First-Ever Korean American National Museum Gets $4M to Break Ground on Permanent Location
Koreatown, LA – For more than a century, the Korean American community in Los Angeles has been growing and thriving; knitting itself into the cultural fabric of one of the most populous cities in the nation. Though the Korean American National Museum was founded in 1991 – it has never had a permanent location to put the community’s rich history on display. That will change, finally, with the recent infusion of $4 million from the state budget.
“The Korean American community has flourished in this country because of their hard work, rich cultural contributions, and incredible sacrifice,” Assemblymember Santiago (D-Los Angeles) said. “Finally, after almost thirty years, there will be a central location – this museum – where the world can come and see what it really means to be a Korean American.”
"This museum will stand as a vital institution for the millions of Korean Americans who have made this country their home,” said Jae Min Chang, Board Co-Chair of the Korean American National Museum. “We appreciate the State’s recognition of the value of this museum to our community and are grateful for the support shown by our State and local representatives. ”
This year, after introducing a bill and submitting a budget request, Assemblymember Santiago led his colleagues in the Assembly to prioritize and secure $4 million in the 2019-2020 state budget to build the museum. With this funding boost, museum leadership expects the permanent location to open by the end of 2020.
Senator María Elena Durazo, who submitted a budget request for the museum in the Senate said, “I’m proud to have taken a lead role to secure this funding for the Korean American Museum to help foster a deeper understanding of our diverse heritage of Los Angeles. The museum strives to preserve and interpret the history, culture and achievements of Americans of Korean ancestry.”
Senator Holly J. Mitchell, added, “As chair of Senate Budget and Fiscal Review, it is a privilege and honor for me to approve $4 million in state funding for the Korean American National Museum to contribute to its establishment in Koreatown, Los Angeles.”
Assemblywoman Sharon Quirk-Silva said, “Museums are educational gateways for Americans and the world to see the United States’ rich history. With the $4 million the California State Budget awarded for the Korean American National Museum, we are all able to recognize the rich narrative of the Korean American culture and ensure an eye opening experience for all. As my Assembly District is home to many Korean Americans, I have seen directly the wonderful contributions they have offered in all facets of our community and excited for that to be reflected in this Museum.”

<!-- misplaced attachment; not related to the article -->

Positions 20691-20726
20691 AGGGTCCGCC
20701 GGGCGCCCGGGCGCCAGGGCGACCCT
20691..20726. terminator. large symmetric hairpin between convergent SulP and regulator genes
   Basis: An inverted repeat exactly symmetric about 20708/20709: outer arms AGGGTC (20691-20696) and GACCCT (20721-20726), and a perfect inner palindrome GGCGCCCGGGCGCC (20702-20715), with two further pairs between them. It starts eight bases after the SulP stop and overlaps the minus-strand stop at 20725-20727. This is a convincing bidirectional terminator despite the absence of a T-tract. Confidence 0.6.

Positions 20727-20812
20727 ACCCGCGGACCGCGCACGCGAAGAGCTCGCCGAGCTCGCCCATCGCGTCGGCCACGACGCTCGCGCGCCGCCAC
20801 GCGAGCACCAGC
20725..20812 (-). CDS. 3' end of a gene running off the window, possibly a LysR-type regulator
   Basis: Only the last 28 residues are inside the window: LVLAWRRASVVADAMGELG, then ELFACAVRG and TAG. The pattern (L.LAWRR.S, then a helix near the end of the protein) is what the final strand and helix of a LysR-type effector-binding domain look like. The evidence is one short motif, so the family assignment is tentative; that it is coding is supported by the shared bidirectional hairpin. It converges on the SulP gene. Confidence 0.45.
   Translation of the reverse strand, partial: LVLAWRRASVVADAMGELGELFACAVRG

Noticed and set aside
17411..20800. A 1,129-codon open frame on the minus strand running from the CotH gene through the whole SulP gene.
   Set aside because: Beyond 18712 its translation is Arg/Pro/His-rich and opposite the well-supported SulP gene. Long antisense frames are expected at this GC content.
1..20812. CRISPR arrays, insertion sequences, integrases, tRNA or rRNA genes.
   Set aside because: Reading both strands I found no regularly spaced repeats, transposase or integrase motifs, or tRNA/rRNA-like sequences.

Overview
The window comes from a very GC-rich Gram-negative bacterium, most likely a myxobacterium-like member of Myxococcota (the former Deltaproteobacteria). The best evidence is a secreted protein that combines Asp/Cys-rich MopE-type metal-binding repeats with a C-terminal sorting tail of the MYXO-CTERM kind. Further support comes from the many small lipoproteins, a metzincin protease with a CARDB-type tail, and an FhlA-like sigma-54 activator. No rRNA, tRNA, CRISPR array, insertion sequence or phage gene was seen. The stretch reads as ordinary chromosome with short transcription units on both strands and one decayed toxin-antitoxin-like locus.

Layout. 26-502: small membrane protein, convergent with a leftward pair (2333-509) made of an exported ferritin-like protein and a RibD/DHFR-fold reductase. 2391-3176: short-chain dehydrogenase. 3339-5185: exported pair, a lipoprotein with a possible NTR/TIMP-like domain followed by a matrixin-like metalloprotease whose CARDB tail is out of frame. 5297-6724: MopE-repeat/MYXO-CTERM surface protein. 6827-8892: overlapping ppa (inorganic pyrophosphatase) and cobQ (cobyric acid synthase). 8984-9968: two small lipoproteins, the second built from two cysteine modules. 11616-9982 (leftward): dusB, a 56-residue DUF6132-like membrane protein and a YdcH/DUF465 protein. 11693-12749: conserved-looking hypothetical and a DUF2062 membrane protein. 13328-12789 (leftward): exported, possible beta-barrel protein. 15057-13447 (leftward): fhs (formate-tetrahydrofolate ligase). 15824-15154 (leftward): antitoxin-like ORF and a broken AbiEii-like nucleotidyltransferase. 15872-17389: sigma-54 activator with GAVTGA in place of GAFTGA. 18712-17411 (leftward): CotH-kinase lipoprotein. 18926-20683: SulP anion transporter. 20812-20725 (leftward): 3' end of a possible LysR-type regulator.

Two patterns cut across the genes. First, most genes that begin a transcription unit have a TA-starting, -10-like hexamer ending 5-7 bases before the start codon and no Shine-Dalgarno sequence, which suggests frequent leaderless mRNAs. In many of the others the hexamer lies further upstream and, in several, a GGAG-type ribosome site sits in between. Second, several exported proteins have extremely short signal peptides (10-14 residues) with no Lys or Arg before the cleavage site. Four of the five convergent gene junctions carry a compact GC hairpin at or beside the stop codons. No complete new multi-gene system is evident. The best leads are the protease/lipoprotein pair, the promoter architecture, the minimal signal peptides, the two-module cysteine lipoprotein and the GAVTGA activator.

Los Angeles City Council President Herb Wesson added, "Los Angeles is home to the largest and most vibrant Korean American community in the world. I'm so proud the Korean American National Museum will finally have a permanent home in the heart of our Koreatown. This museum will give Angelenos and our visitors the opportunity to better understand the Korean American lived experience and celebrate Los Angeles' rich cultural diversity."
Eui-Sung Yi, an architect with Morphosis, added, “The museum will be a landmark for the City of Los Angeles and will show the dynamism of Korean immigration history. It is an honor to be part of a project aimed at venerating and amplifying this community, in a location so important to generations of Koreans. ”
Assemblymember Miguel Santiago is the Chair of the Assembly’s Communications and Conveyance Committee, and a member of both the Assembly Public Safety Committee and the California Latino Legislative Caucus. He represents the 53rd District composed of the cities of Los Angeles, Huntington Park, and Vernon.